Artist Interview: Marian Crawford (Melbourne, Australia)

How does your role as Senior Lecturer in Fine Art at Monash University impact your practice?

The responsibilities of teaching and researching in a large university like Monash University demand my careful consideration of the history of printmaking, and the context of a printed artwork in contemporary art. I’ve been able to think about why I find making prints so important, interesting and enduring, because I need to talk about what a print is to my students who arrive at Monash Art Design and Architecture (MADA) to learn about fine art, and to inspire them. I want them to feel as fascinated by printmaking processes as I am. I also learn from my students as they make their works, when they ask me questions about fine art and the role of the printed image in fine art. It’s a two-way experience and a privilege to work with these young people. I’d encourage you to check out this link to MADA for further information.

How do you think the practice and presence of printmaking in Australia has changed since beginning your career in 1996?

I’ve witnessed an incredible revolution in the awareness of health and safety in the print studios I’ve worked in over the last 20 years. When I studied printmaking at the Victorian College of the Arts, my lecturer told us that the length of time our etching plates should stay in the aquatint box to be covered in rosin dust could be timed if we lit and smoked a cigarette. No one does that anymore – flames and rosin and smoking in the print room!

I think there has also been a greater understanding of and interest in prints as part of contemporary art, and the integration of those works into wider contexts such as the artist’s practice and society at large. In museum surveys now, we see prints alongside every other art form. I love a roomful of just prints and of course some artists specialise in making prints, but I also appreciate seeing prints contextualised as part of that bigger picture; as a commentary on the world.

Circular forms are recurrent in your works. What is the significance behind framing your images with circles?

I’ve always been interested in the idea of looking (that’s what artists mainly do), and have thought that the circle signifies the roundness of the view through a telescope or microscope, the orb that is our eye, and also a sense of planets revolving around a sun and belonging to a universe of stars. I also like how the circular form, when extracted from the whole printed sheet, frames and focuses on a smaller view of something. I admire the work of Yayoi Kusama, and I recently read Nancy Princenthal’s comparisons of Agnes Martin to Kusama in Agnes Martin: Her Life and Art (2015). The similarity Princenthal finds between these two artists is in their fascination with “proliferation, accumulation, repetition and obliteration.” Having a unit like the dot suggests these powerful qualities for me too. I’ve learnt from their greatness.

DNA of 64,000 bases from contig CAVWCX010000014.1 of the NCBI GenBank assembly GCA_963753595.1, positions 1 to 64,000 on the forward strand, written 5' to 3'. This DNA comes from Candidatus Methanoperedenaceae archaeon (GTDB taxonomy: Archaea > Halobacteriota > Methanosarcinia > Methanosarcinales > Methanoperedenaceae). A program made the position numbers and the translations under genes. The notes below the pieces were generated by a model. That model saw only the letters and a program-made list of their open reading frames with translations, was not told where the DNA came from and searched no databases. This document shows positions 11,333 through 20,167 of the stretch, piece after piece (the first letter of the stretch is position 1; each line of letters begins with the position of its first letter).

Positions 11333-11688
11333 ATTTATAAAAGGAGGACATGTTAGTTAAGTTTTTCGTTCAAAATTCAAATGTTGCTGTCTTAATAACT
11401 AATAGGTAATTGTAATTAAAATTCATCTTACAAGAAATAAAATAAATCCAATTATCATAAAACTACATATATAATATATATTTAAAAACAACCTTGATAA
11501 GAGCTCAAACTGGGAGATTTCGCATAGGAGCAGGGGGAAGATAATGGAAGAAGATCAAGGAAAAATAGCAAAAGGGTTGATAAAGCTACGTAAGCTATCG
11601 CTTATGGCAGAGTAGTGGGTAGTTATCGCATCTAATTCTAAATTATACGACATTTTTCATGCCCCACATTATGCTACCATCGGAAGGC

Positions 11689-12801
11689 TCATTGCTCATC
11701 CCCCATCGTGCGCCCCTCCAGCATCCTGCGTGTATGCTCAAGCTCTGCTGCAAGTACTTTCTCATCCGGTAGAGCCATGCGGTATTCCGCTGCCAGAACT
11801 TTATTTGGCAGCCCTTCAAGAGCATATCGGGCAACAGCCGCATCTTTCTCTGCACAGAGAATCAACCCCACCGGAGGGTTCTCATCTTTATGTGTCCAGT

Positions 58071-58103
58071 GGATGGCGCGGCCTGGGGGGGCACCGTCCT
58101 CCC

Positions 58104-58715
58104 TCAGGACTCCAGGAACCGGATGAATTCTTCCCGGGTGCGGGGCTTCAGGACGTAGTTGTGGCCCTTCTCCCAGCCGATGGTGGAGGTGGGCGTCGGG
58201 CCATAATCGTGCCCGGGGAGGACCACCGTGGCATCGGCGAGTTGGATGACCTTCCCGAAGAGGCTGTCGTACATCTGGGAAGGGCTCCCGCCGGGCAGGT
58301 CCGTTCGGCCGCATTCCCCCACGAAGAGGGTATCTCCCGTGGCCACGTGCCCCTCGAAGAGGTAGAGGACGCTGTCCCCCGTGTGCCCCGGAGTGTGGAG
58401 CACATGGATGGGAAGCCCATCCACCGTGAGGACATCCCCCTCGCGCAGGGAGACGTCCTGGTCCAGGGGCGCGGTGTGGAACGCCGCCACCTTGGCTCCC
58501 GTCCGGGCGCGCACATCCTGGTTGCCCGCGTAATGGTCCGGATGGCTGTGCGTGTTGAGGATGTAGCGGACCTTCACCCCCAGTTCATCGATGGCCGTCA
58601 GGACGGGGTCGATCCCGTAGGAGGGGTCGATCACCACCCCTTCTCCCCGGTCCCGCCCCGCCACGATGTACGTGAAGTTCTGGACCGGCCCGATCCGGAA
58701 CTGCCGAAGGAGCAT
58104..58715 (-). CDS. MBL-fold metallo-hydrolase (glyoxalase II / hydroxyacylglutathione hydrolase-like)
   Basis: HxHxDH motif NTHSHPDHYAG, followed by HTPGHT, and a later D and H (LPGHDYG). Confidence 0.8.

You refer to strategies of repetition, separation and connection in the series Diffraction. Could you expand more on that?

Repetition is a method at the heart of printed materials – we repeat the image as we edition. There are lots of elements in our lives and our histories that are separate from each other, but we remain connected to our own history in the same way that a print is connected to its history with the plate it was printed from. In the series of works Diffraction, I stitched circle forms onto a page. The threads are taut, not loose, and they connect the separate images in a criss-cross of complications across the surface. I think our histories are a bit like that, multi-layered, crossing over, separate and connected, repeating. These works are inspired by my childhood history with the island Banaba, and Katerina Teaiwa’s insightful use of the term diffraction as she wrote about her family home, Banaba in Consuming Ocean Island: Stories of people and phosphate from Banaba (2015): “Just as the various stories constitute diffraction patterns, so too is the island itself diffracted across time and space. This Banaba could be mined forever, in more ways than one.”

I’ve also recently written an article relating to this, which you can find here.

The series Fake Pearls is concerned with the pervasive nature of fake news. How important do you think it is for art to respond to current social situations?

I have always been interested in the links and relationships between publications that provide information about current events (our newspapers, for example, both digital and physical) and the printed page made by artists in printmaking studios. I came to think of the print made in my studio as a printed page; akin to a page from a book or newspaper. This historical link to the spread of information that the medium of print has always enabled makes printed works even more compelling objects, for me.